"If society was a safe space as a whole, we wouldn't need these pockets of safe space ... There's the LGBTTQ community, and then there's queer people of colour. Yes, there's Rainbow Resource and Pride festival and everything, but within those spaces, LGBT spaces, it's still very white, CIS-gendered, male dominating and that's why QPOC offers spaces and events that cater to marginalized communities within marginalized communities."

Ashley Meilleur co-owns The Planit on Portage Avenue, a gender-fluid safe space for the queer community with gender neutral washrooms and an anti-discrimination policy. (Courtesy Ashley Meilleur)

Ashley Meilleur — Owner of Planit Restaurant and Lounge

Ashley Meilleur co-owns Planit on Portage Avenue, a gender-fluid safe space for the queer community with gender-neutral washrooms and an anti-discrimination policy.

"I think Winnipeg needed a space like this. We have great bars in the city that operate in a queer-friendly space, but we don't have restaurants that, at that time, that were openly gay and welcoming. It was a lot of reasons that I opened this. This isn't my first business. It probably won't be my last. I saw the space and the need for it downtown."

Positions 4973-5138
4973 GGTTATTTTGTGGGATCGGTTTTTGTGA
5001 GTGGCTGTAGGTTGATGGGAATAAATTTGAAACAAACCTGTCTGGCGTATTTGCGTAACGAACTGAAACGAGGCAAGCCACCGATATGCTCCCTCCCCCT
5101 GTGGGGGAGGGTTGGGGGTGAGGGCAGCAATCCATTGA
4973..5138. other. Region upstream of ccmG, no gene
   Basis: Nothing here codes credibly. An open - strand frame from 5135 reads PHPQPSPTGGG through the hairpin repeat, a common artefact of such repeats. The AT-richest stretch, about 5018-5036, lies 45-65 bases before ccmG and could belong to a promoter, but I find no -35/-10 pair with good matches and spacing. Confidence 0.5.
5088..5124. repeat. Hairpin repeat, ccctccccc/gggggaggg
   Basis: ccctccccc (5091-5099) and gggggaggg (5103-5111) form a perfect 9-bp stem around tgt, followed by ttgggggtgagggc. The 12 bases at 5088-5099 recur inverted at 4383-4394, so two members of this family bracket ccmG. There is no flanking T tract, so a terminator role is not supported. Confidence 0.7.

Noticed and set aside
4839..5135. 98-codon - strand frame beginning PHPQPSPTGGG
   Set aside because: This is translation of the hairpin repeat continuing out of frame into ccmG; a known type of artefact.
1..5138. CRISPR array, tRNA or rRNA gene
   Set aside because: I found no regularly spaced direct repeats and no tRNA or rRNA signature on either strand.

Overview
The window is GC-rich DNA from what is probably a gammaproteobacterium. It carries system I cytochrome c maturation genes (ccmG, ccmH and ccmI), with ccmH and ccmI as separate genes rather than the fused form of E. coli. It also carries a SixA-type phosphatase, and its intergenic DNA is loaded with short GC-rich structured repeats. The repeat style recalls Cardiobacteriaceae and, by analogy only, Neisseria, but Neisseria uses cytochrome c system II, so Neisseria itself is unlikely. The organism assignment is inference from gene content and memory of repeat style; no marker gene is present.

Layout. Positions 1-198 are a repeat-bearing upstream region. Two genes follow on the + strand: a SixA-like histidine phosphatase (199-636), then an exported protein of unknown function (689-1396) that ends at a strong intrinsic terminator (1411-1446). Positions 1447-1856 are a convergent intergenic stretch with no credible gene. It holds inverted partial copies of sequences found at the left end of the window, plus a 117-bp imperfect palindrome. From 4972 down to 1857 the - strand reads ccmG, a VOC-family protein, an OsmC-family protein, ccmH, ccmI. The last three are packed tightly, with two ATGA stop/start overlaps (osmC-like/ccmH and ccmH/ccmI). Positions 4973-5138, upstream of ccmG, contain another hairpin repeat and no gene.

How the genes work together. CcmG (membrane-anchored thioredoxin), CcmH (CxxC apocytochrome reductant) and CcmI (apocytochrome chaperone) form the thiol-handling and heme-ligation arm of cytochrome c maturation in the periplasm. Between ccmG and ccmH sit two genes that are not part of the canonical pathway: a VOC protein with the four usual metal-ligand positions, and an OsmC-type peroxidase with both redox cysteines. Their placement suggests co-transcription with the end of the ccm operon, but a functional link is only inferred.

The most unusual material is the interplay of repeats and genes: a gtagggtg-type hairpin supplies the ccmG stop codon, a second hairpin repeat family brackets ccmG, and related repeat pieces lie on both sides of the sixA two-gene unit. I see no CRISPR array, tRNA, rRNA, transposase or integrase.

"I thought we were past a lot of this stuff. This is 2016, there's more rights for us in the community, and people are starting to accept it a lot more. You're seeing more gender-neutral washrooms pop up. I thought we were really past this point, but unfortunately, in the community — and I'm talking general community — there always has to be someone or a group that needs to hold onto hate and for what reason I don't understand ... Even over Pride, sitting outside, we had a queer prom. So everybody's outside — there's some individuals in drag — and we're just having a drink on the patio, having a cigarette, and people [were] driving by on their bikes, calling us names and throwing things at us. It still persists to this day, and it makes me sick. That just happened a couple of weeks ago."